By putting himself inside this aura, Mr Ahmadinejad may be at once sincere and cynical. He may truly think that God is bringing the Mahdi his way, but he will also know that by identifying with this strand of Shi'ism he can seem to be a Robin Hood for the poor against corruption. He may also be hinting, some experts believe, that, if the Hidden Messenger is coming, the increasingly unpopular clergy and their Supreme Leader (Ayatollah Khamenei) could be superseded by truly holy, non-clerical persons, eg himself and his Revolutionary Guard.
The Bomb, blessed by God, will make Iran proud. It will force the West to let Iran dictate terms in the region, give Mr Ahmadinejad the prestige to crush dissent in his own country and help him grab world Muslim leadership, taking over Iraq. Mad, perhaps, terrifying, certainly, but perfectly sane as a way of staying on top.
Unfortunately, so long as Iran insists it cannot be bought off, there aren't a lot of good options. All of which leaves us....where? Unfortunately, so long as Iran insists it cannot be bought off, there aren't a lot of good options.
(1)The UN Security Council...
...for all the good that's ever done. The only real benefit of going to the UNSC may be that Russia and China, who've largely stayed on the sidelines so far, will have to take sides, either with or against Iran. That will at least clarify the balances of power involved.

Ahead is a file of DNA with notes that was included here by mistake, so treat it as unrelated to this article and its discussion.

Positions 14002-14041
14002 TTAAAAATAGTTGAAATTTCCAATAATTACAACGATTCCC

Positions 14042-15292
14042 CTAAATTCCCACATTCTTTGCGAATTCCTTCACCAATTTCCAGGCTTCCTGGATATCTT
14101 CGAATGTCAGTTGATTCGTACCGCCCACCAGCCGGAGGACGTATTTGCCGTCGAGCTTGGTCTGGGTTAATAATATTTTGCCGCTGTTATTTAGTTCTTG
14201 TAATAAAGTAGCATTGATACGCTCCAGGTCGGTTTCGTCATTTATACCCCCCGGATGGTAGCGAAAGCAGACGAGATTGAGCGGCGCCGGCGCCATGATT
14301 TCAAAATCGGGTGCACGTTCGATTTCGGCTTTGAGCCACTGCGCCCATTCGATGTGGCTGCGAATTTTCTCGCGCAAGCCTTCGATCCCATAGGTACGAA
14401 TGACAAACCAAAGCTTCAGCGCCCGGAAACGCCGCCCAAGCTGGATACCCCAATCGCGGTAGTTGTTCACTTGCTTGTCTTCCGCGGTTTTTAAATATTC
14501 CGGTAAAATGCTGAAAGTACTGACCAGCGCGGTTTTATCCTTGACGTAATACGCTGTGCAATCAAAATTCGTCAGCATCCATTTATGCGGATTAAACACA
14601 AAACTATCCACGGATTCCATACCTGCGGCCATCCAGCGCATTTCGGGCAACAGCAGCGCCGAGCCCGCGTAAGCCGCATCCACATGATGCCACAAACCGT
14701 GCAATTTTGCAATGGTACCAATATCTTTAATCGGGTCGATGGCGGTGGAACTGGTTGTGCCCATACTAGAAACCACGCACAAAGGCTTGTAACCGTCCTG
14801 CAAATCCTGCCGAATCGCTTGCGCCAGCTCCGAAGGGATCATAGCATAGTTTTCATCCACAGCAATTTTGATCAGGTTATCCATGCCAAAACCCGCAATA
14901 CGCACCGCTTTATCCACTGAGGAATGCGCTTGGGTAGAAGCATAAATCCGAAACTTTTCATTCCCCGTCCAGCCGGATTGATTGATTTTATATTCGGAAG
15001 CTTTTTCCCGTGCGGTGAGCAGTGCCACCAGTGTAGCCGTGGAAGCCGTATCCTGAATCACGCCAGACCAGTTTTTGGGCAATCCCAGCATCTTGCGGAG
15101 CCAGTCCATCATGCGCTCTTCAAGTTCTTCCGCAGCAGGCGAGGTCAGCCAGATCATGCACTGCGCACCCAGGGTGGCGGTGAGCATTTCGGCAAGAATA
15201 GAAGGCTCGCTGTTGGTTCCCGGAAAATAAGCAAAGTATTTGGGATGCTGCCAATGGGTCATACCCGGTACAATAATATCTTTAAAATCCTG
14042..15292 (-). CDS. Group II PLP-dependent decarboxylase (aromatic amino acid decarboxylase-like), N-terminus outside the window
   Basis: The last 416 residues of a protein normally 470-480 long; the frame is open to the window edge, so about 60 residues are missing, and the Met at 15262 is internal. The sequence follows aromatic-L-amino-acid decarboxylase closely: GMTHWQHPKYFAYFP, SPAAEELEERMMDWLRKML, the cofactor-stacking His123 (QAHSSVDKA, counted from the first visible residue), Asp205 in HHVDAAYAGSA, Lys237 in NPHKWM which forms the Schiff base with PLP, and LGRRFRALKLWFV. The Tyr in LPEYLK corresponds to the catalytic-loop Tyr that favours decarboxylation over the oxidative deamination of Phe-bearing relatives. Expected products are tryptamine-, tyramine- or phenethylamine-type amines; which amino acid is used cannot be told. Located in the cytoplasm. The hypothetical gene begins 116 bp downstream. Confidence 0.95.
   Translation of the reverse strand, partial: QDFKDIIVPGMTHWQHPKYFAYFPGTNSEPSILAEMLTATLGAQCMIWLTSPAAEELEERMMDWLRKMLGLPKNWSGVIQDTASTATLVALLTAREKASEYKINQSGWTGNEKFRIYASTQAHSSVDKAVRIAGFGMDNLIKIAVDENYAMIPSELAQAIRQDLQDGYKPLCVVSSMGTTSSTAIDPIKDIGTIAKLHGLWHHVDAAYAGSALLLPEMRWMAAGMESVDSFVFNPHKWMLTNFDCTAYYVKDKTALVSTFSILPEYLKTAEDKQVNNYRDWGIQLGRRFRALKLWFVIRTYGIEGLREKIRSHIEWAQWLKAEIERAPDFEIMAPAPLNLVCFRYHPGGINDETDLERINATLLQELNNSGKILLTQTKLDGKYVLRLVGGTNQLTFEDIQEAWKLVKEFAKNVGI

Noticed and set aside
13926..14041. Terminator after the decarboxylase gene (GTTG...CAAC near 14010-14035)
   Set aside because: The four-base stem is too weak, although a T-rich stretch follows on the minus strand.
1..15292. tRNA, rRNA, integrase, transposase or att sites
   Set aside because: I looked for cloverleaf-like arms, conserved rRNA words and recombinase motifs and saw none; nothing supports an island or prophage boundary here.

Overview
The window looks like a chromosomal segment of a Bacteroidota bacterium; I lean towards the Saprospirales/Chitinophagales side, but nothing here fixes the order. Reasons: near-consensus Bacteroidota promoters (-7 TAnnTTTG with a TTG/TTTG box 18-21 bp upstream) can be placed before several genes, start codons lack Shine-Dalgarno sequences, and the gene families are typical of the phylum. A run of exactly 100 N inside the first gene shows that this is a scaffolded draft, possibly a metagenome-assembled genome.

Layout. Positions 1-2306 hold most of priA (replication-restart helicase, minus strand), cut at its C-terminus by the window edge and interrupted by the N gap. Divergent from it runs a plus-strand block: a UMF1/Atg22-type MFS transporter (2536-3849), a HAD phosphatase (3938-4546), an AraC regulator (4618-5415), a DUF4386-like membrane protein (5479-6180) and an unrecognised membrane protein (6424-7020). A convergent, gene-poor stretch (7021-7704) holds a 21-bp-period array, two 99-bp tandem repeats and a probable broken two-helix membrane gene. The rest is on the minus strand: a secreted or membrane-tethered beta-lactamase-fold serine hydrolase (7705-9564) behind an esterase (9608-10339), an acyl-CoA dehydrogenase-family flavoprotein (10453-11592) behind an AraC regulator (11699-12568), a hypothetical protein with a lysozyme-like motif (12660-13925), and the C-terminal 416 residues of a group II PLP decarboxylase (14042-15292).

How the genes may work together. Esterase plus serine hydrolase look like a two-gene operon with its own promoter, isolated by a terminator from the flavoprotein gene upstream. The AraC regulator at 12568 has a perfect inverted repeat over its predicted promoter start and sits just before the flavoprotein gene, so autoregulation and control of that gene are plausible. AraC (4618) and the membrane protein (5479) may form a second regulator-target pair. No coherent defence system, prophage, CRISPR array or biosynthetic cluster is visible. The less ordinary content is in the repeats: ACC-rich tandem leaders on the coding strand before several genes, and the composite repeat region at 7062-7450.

...but what leverage does the UNSC have with Iran? In fact, with their massive oil reserves, prominence within OPEC, proximity to and complicity with Iraqi instability, and a burgeoning nuclear program it may be that Iran can cause the world as many problems as the world can cause Iran.
Stratfor recently published a picture of possible Israeli fly-over routes. Inter alia, they're going to have to get at least tacit permission from Saudi Arabia, Iraq or Turkey. Good luck with that.
As Stratfor notes, due to tactical problems, there's no real comparison between Osirik and the current Iranian problem...
The IAF strike package will have to include other aircraft besides the F-15Is. Once they enter Iranian airspace, the Israelis will have to suppress Iranian air defenses. This would most likely be accomplished by F-16Is in the "Wild Weasel" role. On the way to the nuclear facilities, separate strike packages would have to neutralize the Iranian air force's (IRIAF) 3rd Tactical Air Base at Hamadan in order to prevent its F-4 fighters from interfering with the raid. On the way out, the IRIAF 2nd Tactical Air Base at Tabriz, with its F-5s and MiG-29s, would have to be neutralized. All of these strike aircraft — those sent against the nuclear facilities, the Wild Weasels and those sent against the Iranian air bases, would need their own fighter escorts as well.